Festive Senior Snippet blog from Exeter & East Devon

This month we explore the subtle signs that show a loved one may need support...

The festive period often allows families and friends to spend a longer period of time with older or vulnerable loved ones. It also offers an opportunity to observe, sometimes noticing a decline in ability or wellbeing.

This realisation will often prompt an enquiry to ourselves, and we are keen to encourage this proactive approach to care. Planning is the best route to providing peace of mind, and of avoiding a crisis call at a later date.

Ideally, a person will have a ‘balanced’ level of ability and/or support. We assess this balance by looking at 8 key criteria, along with additional factors relating to practical matters and emotional wellbeing.

For those with older or vulnerable family members or neighbours, there are some subtle but key signs to look out for. These changes could indicate a decline in health or ability, or an increase in practical need, at which point they can contact a relevant support service for guidance, be that a GP, district nurse, or home care provider such as ourselves at Home Instead Exeter & East Devon.

For example, if a person suddenly stops having their newspaper delivered, they may simply need a check with an optician – but don’t have the confidence to organise this. Weight loss could be a sign of illness, of depression and loneliness, or a lack in ability to manage daily tasks such as meal preparation – this in turn can lead to dietary and medical issues.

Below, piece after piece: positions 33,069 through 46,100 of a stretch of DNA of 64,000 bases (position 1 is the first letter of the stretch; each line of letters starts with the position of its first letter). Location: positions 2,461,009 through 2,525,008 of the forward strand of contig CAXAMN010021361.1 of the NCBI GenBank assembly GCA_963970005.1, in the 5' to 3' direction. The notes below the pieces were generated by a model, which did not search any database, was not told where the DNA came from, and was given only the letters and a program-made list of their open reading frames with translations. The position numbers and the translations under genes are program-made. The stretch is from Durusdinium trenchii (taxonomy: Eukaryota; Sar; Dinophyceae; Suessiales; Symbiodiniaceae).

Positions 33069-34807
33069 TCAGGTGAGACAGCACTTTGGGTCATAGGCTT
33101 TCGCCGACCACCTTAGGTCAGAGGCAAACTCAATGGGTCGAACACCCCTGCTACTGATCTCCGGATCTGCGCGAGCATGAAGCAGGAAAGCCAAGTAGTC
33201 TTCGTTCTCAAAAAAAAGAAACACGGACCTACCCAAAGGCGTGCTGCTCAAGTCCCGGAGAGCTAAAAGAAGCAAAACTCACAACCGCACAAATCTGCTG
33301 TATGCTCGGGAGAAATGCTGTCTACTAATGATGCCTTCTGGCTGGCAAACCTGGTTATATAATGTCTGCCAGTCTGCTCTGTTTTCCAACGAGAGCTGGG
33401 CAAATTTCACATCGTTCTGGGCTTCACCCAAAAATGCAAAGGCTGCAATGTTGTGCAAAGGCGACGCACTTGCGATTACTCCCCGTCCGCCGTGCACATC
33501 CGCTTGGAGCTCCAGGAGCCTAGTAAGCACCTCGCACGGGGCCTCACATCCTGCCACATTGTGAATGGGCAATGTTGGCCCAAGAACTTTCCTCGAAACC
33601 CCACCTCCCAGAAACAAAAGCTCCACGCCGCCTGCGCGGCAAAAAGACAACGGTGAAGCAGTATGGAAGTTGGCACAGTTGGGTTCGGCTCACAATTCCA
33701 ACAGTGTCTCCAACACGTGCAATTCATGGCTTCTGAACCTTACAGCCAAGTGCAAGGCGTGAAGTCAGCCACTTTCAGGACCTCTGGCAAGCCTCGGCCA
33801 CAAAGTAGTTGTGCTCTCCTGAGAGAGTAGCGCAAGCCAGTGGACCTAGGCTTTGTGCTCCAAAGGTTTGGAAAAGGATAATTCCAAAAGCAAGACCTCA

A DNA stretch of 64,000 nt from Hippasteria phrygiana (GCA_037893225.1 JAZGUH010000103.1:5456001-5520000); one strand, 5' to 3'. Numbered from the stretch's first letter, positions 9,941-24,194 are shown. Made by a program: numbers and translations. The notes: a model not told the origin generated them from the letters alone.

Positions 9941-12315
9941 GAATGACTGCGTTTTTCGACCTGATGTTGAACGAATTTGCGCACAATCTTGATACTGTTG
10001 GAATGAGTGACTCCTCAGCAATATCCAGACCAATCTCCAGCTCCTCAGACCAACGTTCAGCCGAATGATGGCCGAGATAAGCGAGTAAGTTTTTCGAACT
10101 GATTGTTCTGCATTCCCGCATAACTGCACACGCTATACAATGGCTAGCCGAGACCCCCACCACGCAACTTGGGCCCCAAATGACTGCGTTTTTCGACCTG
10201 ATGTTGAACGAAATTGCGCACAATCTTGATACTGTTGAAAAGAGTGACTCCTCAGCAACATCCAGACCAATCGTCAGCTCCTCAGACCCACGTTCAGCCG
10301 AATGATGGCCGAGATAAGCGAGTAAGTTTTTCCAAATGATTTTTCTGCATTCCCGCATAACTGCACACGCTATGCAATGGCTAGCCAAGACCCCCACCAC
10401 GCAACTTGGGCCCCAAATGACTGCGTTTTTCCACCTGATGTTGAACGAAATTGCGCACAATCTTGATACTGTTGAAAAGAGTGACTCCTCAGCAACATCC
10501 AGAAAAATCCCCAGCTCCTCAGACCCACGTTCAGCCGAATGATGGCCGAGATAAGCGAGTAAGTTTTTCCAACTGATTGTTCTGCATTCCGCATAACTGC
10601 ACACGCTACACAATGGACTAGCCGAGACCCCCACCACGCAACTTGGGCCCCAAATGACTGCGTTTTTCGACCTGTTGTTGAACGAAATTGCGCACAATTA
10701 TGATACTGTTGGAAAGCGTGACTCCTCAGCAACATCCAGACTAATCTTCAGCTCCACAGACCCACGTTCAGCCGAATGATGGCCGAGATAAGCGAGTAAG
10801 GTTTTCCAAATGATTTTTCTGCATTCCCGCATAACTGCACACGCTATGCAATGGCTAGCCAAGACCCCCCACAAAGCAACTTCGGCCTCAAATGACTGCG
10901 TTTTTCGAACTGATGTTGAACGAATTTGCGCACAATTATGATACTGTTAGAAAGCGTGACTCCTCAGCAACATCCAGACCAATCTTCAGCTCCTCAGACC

Subtle signs that support is needed can be:

  • Reluctance to go out
  • Loss of interest in mealtimes
  • Burnt pots and pans, an unusually unkept home, or unpaid bills
  • Reduction in personal hygiene and appearance
  • Declining driving skills
  • Missed GP appointments or losing track of medications
  • General signs of low mood, avoidance of regular routine or to socialise

Early intervention really matters, and our Care Professionals are trained to look out for these subtle changes in routine or ability. They visit the same clients regularly, so they know what a ‘good’ day looks like for them. This continuity of care also means that they can recognise that their client is having a ‘bad’ day and can act promptly.

In the first instance, our advice is to have a gentle and respectful ‘care conversation’ with the individual, or to raise concerns with their own extended family members. This will hopefully prompt the medical intervention or support that could help.

Good care takes time to put in place: CQC Outstanding* care of the standard that we offer takes longer still, so our advice is always to plan for peace of mind.

Contact our team to find out more by calling 01395 200600, by emailing [email protected] or by following us on Facebook HERE for a host of free information, advice and community events regarding later life matters, including access to our ‘Balance of Care’ resources.

Looking to compare Hourly Home Care or Live-In care providers? Click HERE to download a copy of our handy Home Care Checklists.

*Who are the CQC? Click HERE to find out more.